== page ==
The Impact of Psychiatric Disorders on Labor Market Outcomes
AbstractData on 2225 men and 2401 women from the National Comorbidity Survey were used to examine the impact of psychiatric disorders on employment and conditional work hours and income. Two-stage instrumental variables methods were used to correct for the potential endogeneity of psychiatric disorders. The instruments used (the psychiatric disorder history of the respondent and respondent's parents) passed tests of the overidentifying restrictions. Psychiatric disorders significantly reduced employment among both men and women. Evidence was also found of small reductions in the conditional work hours of men and a substantial drop in the conditional earnings of men and women, although these findings were somewhat more sensitive to the estimation methods and specification of the model.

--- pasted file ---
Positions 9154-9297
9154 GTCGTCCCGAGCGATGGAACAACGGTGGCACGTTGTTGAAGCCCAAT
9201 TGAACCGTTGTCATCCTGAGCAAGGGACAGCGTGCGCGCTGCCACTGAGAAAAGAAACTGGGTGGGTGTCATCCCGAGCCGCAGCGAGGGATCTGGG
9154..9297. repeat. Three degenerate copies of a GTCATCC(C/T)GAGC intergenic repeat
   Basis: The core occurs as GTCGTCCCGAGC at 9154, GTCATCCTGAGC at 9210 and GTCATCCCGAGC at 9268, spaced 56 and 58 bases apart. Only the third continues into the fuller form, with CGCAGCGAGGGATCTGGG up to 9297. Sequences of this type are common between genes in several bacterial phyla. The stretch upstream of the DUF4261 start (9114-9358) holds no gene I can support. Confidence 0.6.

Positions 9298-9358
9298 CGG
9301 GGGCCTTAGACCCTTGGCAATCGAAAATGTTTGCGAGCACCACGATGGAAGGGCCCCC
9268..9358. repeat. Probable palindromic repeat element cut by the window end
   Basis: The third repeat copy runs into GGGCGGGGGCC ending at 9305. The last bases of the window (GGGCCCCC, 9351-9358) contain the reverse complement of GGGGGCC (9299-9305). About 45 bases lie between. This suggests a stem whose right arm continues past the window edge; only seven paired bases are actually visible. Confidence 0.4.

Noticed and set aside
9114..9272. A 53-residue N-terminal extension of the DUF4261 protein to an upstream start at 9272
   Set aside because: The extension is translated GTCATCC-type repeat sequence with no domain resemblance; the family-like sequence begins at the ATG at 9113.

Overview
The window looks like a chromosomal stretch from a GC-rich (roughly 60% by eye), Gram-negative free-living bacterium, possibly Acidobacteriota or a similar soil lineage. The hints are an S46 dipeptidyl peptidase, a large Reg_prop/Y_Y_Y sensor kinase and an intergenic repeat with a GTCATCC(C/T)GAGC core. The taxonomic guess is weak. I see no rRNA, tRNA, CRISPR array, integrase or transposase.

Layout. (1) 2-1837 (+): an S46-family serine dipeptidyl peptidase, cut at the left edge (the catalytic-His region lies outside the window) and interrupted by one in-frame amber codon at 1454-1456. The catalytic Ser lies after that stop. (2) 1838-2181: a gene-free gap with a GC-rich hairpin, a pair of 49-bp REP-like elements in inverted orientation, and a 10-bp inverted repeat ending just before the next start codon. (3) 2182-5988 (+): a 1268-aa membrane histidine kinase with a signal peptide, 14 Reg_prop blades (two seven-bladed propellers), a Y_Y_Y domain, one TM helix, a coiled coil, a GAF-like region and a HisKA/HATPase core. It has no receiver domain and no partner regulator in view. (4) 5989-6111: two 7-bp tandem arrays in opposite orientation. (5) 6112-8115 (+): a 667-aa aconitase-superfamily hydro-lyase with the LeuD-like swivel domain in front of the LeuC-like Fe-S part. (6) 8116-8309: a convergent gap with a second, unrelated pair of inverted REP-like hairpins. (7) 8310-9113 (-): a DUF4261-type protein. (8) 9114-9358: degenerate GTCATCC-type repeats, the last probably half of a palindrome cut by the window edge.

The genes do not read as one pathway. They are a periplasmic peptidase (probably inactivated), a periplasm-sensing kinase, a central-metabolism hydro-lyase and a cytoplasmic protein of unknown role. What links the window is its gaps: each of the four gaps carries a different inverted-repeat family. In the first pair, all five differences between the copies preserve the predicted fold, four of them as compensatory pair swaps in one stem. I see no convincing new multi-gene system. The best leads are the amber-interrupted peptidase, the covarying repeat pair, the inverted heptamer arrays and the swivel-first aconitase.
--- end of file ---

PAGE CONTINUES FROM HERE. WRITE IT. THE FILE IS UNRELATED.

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Bibliographic InfoPaper provided by National Bureau of Economic Research, Inc in its series NBER Working Papers with number 5989.
Date of creation: Apr 1997
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Find related papers by JEL classification:
- J24 - Labor and Demographic Economics - - Demand and Supply of Labor - - - Human Capital; Skills; Occupational Choice; Labor Productivity
- I12 - Health, Education, and Welfare - - Health - - - Health Production
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